I’ll start from the end, from the album’s final track, ‘Liberation’, which is lingering in my mind and to which I find myself returning constantly, since the first time I listened to this album, a couple of weeks ago. The album, of course, is Cheryl Durongpisitkul’s ‘Follow me through the red ash’.
‘Liberation’ is the conclusion of this journey – more on that later – and I can’t think of a more aptly titled tune. It’s a soothing melody, oozing wisdom and serenity – or at least this is the effect it has on me; it comes as an answer to my thoughts and worries and concerns, it heals me at a time that I need music to heal me, to help me make sense of the world.
Of course, again, that’s just me and how I relate to music, putting it into a very personal context.
Within the context of the album, ‘Liberation’ also comes to offer a much-needed catharsis, the sense of accomplishment after you have made it through an adventure. Follow Me Through The Red Ashis exactly that; an adventure, a story of trials and tribulations narrated through music – although there are written words, as well. The liner notes offer fragments of a kind of mystical environmental fairy tale, about the balance of power within an ecosystem. It’s interesting to read this story, while listening to the album, which is meant to be heard as a whole, a musical narrative where each track dissolves into the next – which is also how Cheryl Durongpisitkul chose to arrange it, creating an intricate sonic texture, weaving threads of melody into a tapestry. You will want to follow each thread as it evolves, coming to the foreground, then getting buried under other threads, only to resurface later on, mutated into something else.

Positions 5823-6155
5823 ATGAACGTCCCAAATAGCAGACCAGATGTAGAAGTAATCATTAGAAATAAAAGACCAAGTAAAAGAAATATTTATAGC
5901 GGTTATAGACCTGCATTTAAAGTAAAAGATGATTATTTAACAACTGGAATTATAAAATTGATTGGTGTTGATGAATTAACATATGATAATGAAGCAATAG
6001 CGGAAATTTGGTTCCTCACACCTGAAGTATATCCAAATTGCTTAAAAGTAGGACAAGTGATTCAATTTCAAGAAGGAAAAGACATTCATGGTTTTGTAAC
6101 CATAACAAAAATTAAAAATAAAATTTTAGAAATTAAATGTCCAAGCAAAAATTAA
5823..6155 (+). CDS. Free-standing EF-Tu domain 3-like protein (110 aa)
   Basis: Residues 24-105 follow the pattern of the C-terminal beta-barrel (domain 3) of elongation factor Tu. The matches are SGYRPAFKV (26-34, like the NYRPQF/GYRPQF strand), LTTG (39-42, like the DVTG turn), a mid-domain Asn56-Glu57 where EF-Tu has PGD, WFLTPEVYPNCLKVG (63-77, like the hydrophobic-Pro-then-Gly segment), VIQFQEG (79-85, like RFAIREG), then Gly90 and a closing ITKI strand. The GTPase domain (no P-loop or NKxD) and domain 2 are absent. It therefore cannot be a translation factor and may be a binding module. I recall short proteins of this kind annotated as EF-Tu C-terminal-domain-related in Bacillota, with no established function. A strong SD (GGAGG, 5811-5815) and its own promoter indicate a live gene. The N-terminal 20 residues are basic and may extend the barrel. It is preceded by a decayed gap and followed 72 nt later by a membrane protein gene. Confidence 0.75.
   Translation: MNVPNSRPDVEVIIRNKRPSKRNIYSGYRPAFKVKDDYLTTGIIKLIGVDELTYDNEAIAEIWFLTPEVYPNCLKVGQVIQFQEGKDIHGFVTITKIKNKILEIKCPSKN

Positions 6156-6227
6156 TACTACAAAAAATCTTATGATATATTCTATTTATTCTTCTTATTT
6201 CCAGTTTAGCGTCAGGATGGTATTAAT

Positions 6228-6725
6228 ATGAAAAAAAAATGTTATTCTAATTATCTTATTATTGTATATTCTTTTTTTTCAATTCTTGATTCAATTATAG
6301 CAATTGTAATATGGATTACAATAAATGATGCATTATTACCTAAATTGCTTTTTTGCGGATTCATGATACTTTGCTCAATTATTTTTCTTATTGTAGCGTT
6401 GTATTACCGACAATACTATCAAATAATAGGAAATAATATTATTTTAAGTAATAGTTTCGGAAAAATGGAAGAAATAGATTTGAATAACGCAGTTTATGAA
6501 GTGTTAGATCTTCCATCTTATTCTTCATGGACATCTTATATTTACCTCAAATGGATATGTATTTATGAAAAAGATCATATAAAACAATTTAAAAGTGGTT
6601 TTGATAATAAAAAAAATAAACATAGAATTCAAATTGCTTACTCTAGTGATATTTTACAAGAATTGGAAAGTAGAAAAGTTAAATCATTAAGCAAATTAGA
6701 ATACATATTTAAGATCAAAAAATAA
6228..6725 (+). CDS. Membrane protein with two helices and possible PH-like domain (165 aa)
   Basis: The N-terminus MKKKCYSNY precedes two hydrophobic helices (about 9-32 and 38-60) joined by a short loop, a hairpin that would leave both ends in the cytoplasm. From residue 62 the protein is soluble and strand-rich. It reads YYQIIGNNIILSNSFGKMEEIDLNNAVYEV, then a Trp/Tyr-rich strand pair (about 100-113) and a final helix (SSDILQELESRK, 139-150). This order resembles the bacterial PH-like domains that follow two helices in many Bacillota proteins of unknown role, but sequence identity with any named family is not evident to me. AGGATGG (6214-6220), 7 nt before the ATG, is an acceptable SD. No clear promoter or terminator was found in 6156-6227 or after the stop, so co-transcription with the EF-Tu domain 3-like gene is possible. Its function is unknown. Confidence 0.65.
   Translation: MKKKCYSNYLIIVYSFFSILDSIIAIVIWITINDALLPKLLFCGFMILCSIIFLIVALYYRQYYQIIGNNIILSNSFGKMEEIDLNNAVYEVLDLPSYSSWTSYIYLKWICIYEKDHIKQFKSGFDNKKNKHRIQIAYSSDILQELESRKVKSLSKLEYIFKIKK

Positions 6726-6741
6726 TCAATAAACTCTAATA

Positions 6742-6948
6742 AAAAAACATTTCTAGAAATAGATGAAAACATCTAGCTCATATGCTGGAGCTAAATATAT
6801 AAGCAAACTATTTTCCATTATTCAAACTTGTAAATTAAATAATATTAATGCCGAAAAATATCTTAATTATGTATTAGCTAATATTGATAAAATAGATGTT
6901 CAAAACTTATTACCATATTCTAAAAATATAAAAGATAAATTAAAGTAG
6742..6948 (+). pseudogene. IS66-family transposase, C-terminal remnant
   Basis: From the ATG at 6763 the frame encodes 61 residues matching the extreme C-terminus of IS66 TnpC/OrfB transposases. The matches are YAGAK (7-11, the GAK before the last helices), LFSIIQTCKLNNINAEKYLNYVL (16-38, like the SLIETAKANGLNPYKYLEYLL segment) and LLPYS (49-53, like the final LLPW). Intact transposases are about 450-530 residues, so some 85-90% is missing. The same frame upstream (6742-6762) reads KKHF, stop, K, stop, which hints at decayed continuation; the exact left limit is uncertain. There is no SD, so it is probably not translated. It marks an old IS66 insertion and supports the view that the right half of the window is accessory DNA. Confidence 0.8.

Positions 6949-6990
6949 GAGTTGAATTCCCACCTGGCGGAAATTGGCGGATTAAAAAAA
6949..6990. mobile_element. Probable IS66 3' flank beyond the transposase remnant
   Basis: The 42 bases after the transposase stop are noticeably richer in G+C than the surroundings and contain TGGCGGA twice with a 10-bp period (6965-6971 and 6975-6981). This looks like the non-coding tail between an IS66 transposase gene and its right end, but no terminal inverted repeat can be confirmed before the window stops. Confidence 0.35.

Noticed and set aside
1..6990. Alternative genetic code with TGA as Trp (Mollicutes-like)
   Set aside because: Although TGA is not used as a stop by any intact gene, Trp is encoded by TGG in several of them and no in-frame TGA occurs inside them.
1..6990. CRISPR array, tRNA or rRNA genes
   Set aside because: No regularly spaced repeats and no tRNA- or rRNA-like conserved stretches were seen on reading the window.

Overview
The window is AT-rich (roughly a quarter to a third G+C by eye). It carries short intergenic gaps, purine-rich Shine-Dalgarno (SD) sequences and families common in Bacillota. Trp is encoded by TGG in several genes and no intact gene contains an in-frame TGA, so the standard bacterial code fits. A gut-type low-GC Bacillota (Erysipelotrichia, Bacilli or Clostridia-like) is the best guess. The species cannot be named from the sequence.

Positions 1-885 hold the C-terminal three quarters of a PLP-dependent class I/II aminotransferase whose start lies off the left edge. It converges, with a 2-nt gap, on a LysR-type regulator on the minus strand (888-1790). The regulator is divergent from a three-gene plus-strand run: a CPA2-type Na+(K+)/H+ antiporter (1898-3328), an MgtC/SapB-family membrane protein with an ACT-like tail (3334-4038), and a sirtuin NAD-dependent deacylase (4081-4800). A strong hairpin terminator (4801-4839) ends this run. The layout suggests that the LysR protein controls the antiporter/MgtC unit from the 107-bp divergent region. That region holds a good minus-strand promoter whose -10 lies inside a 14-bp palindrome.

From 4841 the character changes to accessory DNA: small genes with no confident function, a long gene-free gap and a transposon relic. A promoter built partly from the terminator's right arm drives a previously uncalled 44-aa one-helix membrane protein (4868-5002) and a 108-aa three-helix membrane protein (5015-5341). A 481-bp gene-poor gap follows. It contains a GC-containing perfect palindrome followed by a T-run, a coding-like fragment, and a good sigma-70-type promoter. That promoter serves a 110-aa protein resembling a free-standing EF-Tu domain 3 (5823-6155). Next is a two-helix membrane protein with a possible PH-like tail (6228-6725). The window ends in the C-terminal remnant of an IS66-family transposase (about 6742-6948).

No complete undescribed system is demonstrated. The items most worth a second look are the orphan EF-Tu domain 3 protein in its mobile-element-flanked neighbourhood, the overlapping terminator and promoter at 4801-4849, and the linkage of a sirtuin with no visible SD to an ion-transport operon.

The orchestration is brilliant and it makes testament to Cheryl Durongpisitkul’s qualities as both a bandleader and composer – choosing the instruments that will tell her story and the musicians for whom she composed, writing to the best of their abilities: two guitars (Marcos Villalta and Lincoln McKenzie), a trumpet (Felix Watson), a trombone (Josh Bennier), keys (Harry Cook), bass (Stephen Hornby), drums (Leo Kavanagh) and reeds, played by the composer herself, showcasing her mastery as a saxophonist.
Follow Me Through The Red Ashis inspired by a ballet, Igor Stravinsky’s Petrushka; although when I first saw Durongpisitkul presenting it, at last year’s Melbourne Women’s International Jazz Festival, I did not think so much of Stravinsky, but of Sun Ra with a bit of Jaga Jazzist and a bit of early, spaghett-western-soundtrack-era, Morricone. It’s all there in the recording, as well, along with a lot of other overtones. In fact, I don’t know how much distance there is between Carla Bley and Frank Zappa, but Cheryl Durongpisitkul covers it with ease. And, however helpful references and namedropping might be to describe a sound, in the end, all this talk is mostly just noise. Because, the loudest, clearest, most assertive voice here, is that of Cheryl Durongpisitkul herself. And it is a voice that needs to be heard.
I can’t believe that Follow Me Through The Red Ashis a debut album. I don’t know what it says about her – or about me, for that matter – but this is by far the most impressive debut I remember listening to, in any genre. I can’t imagine what the next step might be. But I’m looking forward to it.